Perhaps the better time to be talking to “known interested parties” was before not after entering into an Exclusivity Agreement and collecting $2 million in maintenance payments. Not surprisingly, if a sale is not completed Watco would like its’ money back. What communications City officials had with those “known interested parties” will also no doubt be a matter for further inquiry.

Also interesting is this quote from the lawyer’s affidavit about how the City conducts business:

“… it is a common practice for City Staff, either directly or through legal counsel, to negotiate and settle terms of a potential agreement that is subject to Council approval. Once the terms of the agreement are settled, the proposed agreement is taken to Council to approve or not, at Council’s discretion. Council’s discretion cannot be fettered by City staff or anyone else.”

That has been a recurring theme in the City’s submissions. The Mayor and council apparently felt that it could enter into agreements, give public notice of an intention to sell the land, and accept money, then walk away for any reason or no reason at all. It may well be that the Mayor and council were free to decide not to sign over title, but that misses the point: failure to use best efforts to compete a sale can result in a substantial damages claim, as is the case today. There is no unfettered discretion to lead people on.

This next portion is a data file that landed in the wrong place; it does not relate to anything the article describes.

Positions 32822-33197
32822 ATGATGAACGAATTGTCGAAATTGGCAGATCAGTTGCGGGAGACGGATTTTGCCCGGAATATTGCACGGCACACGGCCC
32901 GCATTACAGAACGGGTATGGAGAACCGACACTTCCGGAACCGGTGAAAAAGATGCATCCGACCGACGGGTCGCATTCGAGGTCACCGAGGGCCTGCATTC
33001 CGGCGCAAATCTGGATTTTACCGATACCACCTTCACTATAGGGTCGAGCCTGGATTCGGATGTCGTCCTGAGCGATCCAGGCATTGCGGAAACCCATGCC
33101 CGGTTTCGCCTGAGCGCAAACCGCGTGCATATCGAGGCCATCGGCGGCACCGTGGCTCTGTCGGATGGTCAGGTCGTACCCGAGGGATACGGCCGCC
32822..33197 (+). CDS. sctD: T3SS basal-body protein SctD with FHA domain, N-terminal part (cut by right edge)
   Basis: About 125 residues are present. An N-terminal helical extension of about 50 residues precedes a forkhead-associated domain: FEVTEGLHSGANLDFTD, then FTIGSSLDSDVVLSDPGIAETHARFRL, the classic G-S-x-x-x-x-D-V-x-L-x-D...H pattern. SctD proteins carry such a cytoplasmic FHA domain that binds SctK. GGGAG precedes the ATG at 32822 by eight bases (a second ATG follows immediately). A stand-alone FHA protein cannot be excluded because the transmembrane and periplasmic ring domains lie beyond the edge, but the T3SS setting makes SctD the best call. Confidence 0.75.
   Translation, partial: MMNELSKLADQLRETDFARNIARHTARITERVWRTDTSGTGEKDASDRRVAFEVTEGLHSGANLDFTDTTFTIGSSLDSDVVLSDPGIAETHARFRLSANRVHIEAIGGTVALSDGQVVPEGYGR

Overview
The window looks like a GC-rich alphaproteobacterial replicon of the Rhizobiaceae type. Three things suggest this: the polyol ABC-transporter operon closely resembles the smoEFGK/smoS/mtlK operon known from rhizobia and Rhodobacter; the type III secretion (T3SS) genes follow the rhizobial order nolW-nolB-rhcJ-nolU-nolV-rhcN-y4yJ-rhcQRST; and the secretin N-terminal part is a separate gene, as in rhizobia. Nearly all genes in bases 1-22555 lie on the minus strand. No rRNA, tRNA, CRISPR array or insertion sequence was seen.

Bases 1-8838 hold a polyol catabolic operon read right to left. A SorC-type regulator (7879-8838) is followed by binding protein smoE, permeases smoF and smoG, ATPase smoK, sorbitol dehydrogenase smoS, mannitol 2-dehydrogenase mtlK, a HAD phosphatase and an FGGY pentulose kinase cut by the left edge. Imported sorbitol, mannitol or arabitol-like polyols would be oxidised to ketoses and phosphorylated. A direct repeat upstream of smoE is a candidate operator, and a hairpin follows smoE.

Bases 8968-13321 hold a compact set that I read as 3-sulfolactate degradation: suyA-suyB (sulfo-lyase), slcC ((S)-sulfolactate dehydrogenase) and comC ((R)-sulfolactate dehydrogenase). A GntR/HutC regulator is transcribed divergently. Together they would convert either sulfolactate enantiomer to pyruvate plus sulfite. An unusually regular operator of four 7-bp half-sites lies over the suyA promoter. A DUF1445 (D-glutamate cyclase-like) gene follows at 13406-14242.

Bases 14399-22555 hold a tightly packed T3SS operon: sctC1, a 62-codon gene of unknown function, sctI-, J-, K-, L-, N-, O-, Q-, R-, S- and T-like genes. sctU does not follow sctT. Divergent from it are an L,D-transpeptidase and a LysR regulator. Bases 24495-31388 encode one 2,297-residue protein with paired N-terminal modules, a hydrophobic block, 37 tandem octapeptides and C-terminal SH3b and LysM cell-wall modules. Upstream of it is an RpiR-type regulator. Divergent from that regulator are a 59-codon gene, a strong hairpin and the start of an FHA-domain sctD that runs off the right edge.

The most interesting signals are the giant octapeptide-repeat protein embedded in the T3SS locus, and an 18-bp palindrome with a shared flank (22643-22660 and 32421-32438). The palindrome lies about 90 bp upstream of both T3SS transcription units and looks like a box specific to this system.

So what are the consequences of this disclosure order? That’s hard to say. On November 26-27 the Court will hear the City’s submission that there is no binding agreement to sell the land to WatCo and that the Certificate of Pending Litigation should be lifted so that the City can sell Watson Island to WILNG, which has apparently set a December 31 deadline for completion. According to the City, if the sale does not complete WILNG will be owed a $500,000 refund of its’ maintenance payments.

Applications to decide major issues before trial are more likely to succeed if there is substantial agreement about the facts and disagreement about the law. If there is one thing that is clear from this judgment and the various filings, WatCo and the City are far apart on their interpretations of the facts.

This is a tough place for Mayor-elect Brain and his ‘change’ councillors to start their term of office. Hopefully they will have the self-confidence to use their own judgment and consider any available options, rather than simply continue the attrition warfare that they inherited from their predecessors.

While this is all going on, does anyone know who is taking care of the pollutants on site?

Under the Environmental Management Act (s46(1)(g)), if a municipality acquired lands “involuntarily”, ie as a result of a tax sale as was the case with Watson Island, it is not responsible for any contamination that was there before it took ownership. The Province cannot issue a remediation order to clean it up.

The City is responsible, though, for any further contamination that it causes or contributes to, and for any contamination that escapes from the property, particularly into the marine environment. … on_d2e7177

The underlying assumption to the exemption is that after acquiring lands involuntarily the municipality will sell the lands as soon as possible and the new owner will become responsible, including for any previous contamination.